Mountain Valley Pipeline seeks new panel for challenges
ROANOKE, Va. (AP) — A company building a natural gas pipeline in Virginia and West Virginia is seeking a new panel of judges to hear the next round in its legal battle with environmentalists.
Mountain Valley Pipeline filed a motion last month requesting the 4th U.S. Circuit Court of Appeals to assign a new panel at random, The Roanoke Times reported.
The 303-mile (487-kilometer) pipeline, which is mostly finished, would transport natural gas drilled from the Marcellus and Utica shale formations through West Virginia and Virginia. Legal battles have delayed completion by nearly four years and doubled the pipeline’s cost, now estimated at $6.6 billion.
The company argues that the three-judge panel that has presided over 12 challenges of government approvals for it and the now-defunct Atlantic Coast Pipeline has vacated or stayed all but two of the permits. It argues that effectively killed the Atlantic Coast project and threatening to do the same for Mountain Valley.
“The perception created by this Court’s deliberate formation of a special ‘pipeline panel’ – actually a ‘Mountain Valley panel’ – threatens public confidence in the Court’s legitimacy,” the motion states.
Three-member panels are randomly assigned for incoming cases, but rules sometimes allow for the same judges to remain with a case when it comes up again. However, the company asserts that the Fourth Circuit didn’t follow its internal operating procedures.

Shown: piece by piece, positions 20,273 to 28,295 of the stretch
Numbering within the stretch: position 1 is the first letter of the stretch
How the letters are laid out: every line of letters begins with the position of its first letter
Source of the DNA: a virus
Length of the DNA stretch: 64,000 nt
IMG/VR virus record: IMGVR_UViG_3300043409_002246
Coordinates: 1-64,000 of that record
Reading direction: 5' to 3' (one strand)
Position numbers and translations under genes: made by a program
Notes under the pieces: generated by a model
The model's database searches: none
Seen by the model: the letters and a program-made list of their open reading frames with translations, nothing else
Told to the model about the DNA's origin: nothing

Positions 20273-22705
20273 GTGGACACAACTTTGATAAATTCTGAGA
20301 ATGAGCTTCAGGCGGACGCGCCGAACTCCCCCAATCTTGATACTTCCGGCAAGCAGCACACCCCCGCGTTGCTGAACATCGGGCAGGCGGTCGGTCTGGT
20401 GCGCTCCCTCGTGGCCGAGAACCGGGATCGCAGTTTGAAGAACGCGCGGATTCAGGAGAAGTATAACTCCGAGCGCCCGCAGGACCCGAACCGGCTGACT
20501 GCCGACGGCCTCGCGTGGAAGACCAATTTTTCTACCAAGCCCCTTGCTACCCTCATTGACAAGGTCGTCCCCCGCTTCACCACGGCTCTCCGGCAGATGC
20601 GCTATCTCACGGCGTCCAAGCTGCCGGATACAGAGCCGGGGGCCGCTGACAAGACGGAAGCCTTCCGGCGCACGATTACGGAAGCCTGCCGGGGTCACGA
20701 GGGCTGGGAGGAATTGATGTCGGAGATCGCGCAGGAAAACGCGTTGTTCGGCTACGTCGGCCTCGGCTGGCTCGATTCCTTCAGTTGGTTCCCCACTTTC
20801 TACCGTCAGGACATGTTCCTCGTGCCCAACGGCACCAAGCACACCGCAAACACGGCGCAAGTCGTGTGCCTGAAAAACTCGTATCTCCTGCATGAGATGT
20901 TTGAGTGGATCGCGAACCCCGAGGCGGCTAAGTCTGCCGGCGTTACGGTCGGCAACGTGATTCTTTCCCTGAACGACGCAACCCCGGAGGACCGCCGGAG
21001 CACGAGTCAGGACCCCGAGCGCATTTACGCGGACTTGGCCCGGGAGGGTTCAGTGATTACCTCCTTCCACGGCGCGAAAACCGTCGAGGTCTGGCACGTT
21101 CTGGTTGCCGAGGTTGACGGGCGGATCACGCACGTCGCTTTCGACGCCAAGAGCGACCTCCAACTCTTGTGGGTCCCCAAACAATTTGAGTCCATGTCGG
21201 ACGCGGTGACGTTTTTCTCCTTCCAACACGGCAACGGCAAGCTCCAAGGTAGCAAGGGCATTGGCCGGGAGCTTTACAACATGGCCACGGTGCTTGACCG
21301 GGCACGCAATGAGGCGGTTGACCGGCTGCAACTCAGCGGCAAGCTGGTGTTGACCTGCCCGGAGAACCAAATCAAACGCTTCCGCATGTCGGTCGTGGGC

The rule states, in part: “Every effort is made to assign cases for oral argument to judges who have had previous involvement with the case” to preside over a motion made before oral arguments or a prior appeal in the matter. Mountain Valley contends that the current cases involve neither a pre-argument motion nor a prior appeal and asks that the court to “correct this departure from its own procedures.”
The Sierra Club and other environmental groups, which are contesting the latest permits for water crossings, urged the court not to grant the request. Mountain Valley’s calculations that it won only two of the 12 cases decided by the panel omits most of some half-dozen cases that involved eminent domain, distorting the panel’s record, a motion from the Sierra Club states.